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Using Guitar Pedals to Introduce Amplifier Design and Printed Circuit Board Layout in an Electronics Course

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Conference

2021 Illinois-Indiana Regional Conference

Location

Virtual

Publication Date

April 16, 2021

Start Date

April 16, 2021

End Date

April 17, 2021

Conference Session

Labs and Experiential Learning

Tagged Topic

Labs and experiential learning

Page Count

11

DOI

10.18260/1-2--38281

Permanent URL

https://peer.asee.org/38281

Download Count

46

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Paper Authors

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Benjamin D McPheron Anderson University

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Benjamin D. McPheron is Chair of the Department of Physical Sciences & Engineering and Associate Professor of Electrical Engineering at Anderson University. Dr. McPheron received his B.S.E.E. in Electrical Engineering at Ohio Northern University in 2010, and his Ph.D, in Electrical Engineering from the Department of Electrical Engineering at The Pennsylvania State University in 2014. Dr. McPheron teaches Freshman Engineering and various courses in Electrical Engineering including Circuit Theory, Electronics, Controls, and Mechatronics. His research interests include Engineering Education, Control Systems, Mechatronics, and Signal Processing.

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Kenneth Michael Parson Thor Motor Coach

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Kenneth M. Parson is a 2020 graduate of Anderson University in Electrical Engineering and currently holds a position of Electrical Engineer at Thor Motor Coach.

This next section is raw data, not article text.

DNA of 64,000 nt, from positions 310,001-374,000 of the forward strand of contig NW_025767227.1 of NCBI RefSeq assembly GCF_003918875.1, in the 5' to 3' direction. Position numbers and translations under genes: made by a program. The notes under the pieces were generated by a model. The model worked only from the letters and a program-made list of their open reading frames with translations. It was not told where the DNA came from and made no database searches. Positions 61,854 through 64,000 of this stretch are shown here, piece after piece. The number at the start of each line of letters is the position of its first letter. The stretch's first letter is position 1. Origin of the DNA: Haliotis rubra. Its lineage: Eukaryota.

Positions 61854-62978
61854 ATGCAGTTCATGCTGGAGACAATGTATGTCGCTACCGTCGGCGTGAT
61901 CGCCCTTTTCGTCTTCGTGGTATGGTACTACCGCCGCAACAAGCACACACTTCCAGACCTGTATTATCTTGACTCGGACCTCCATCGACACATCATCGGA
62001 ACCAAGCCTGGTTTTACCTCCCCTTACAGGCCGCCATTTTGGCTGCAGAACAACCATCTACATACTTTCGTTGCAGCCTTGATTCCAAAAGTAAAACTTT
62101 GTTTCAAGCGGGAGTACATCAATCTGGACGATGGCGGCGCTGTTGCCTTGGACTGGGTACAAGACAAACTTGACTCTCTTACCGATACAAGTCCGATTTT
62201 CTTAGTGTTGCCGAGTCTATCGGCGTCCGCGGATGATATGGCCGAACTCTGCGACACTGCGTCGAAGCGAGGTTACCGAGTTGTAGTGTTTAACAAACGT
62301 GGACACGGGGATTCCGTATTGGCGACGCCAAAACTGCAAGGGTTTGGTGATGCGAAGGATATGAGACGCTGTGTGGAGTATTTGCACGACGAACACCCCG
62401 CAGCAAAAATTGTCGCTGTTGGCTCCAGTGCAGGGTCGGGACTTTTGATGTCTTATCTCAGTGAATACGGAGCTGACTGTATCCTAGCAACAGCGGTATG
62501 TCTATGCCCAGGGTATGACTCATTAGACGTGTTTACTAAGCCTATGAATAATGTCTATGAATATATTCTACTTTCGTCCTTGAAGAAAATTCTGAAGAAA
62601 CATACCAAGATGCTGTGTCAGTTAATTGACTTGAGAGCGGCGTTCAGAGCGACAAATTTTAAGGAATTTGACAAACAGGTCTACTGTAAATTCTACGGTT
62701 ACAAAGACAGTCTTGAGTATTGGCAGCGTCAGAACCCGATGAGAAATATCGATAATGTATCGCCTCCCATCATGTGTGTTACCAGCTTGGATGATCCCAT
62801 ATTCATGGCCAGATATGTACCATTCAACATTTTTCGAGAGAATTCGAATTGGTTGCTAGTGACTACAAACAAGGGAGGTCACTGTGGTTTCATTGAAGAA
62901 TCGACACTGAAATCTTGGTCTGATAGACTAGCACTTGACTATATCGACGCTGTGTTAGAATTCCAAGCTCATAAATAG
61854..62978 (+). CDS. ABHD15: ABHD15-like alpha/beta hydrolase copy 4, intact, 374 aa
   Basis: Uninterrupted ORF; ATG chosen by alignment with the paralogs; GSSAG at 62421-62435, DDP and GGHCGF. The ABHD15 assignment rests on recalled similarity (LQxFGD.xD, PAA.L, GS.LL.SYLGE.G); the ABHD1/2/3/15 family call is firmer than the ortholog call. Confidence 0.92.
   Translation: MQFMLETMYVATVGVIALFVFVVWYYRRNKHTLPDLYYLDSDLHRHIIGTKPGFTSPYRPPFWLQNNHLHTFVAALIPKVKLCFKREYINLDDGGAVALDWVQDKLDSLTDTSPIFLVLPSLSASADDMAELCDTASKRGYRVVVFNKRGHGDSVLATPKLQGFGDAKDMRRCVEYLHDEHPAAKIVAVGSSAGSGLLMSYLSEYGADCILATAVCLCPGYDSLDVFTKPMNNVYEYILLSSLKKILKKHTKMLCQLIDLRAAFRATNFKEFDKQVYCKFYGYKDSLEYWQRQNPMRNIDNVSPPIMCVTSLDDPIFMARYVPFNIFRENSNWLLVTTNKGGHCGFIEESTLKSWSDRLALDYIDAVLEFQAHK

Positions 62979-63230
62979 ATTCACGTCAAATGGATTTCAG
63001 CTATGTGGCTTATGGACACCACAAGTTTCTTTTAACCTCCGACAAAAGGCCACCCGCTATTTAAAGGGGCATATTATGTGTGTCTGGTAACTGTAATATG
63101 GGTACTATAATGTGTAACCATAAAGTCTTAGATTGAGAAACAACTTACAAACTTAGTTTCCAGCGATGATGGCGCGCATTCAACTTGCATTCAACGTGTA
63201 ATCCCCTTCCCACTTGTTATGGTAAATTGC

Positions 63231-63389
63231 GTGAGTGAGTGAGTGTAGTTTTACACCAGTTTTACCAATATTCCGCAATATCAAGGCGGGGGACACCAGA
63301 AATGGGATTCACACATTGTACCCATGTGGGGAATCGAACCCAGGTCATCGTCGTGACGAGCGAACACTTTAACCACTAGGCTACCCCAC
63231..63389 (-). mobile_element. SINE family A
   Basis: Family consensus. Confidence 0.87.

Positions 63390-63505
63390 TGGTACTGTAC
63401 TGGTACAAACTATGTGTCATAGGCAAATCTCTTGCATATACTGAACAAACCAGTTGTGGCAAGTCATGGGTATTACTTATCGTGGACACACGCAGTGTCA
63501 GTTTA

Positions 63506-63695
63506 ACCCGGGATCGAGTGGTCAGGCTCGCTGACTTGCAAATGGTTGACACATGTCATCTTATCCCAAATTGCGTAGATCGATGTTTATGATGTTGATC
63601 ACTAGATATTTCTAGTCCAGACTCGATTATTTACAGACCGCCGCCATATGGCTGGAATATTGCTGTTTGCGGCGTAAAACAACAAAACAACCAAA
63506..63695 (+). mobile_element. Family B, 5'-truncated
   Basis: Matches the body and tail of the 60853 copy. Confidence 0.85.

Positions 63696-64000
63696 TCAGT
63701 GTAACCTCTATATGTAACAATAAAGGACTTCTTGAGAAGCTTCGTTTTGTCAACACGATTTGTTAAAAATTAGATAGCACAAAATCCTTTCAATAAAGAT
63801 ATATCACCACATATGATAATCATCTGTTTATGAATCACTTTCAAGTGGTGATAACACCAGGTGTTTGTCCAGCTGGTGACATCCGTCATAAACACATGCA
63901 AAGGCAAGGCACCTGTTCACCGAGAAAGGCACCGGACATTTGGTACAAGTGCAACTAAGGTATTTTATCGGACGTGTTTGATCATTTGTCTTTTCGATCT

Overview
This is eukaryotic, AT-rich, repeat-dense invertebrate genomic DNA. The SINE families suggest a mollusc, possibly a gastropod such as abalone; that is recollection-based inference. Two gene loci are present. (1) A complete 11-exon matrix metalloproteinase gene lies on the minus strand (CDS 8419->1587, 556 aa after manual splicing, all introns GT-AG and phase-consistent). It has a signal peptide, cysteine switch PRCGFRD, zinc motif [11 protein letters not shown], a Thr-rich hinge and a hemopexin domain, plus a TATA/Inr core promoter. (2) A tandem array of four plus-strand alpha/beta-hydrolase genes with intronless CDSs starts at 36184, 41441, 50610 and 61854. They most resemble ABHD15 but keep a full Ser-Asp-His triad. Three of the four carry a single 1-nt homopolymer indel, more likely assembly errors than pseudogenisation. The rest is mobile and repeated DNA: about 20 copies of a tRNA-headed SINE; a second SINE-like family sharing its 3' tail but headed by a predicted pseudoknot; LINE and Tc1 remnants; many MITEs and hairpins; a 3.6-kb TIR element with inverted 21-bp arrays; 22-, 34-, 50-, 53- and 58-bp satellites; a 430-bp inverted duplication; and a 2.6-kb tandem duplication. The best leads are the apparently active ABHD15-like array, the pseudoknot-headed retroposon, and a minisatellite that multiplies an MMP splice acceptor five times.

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Abstract

One of the foundational learning outcomes of upper level engineering electronics courses is the analysis and implementation of discrete amplifier design. While it is relatively straight-forward to implement these designs in the lab, the application of amplifiers in practice may be difficult for students to understand.

A simple application of discrete amplifier circuits is the analysis and design of guitar effects pedals. Effects pedals, and in particular overdrive, fuzz, and distortion circuits, demonstrate keystone concepts of electronics, including single stage amplifier design, multistage amplifier design, clipping, biasing, and response control using potentiometers. In addition, the implementation of these amplifiers in a small package size (within a metal enclosure) provides an excellent avenue for exposing students to printed circuit board (PCB) layout and prototyping. One benefit of these circuits is that they can be used with an input device (guitar) and an output device (audio amplifier) and students can physically observe (and hear) the results of their design. One particular benefit of this approach is a greater understanding of frequency response characteristics, as students are able to hear the results.

In this work, several lab projects were developed for an upper level engineering electronics course to leverage guitar pedal design for teaching discrete amplifier design and PCB layout. This paper presents these projects, resources for implementing the projects, as well as assessment results from the initial offering of this course. In addition to direct assessment of the amplifier design course objectives, qualitative student survey results are presented. Both the direct assessment and student survey results suggest that this approach was effective in helping students better understand amplifier analysis and design.

McPheron, B. D., & Parson, K. M. (2021, April), Using Guitar Pedals to Introduce Amplifier Design and Printed Circuit Board Layout in an Electronics Course Paper presented at 2021 Illinois-Indiana Regional Conference, Virtual. 10.18260/1-2--38281

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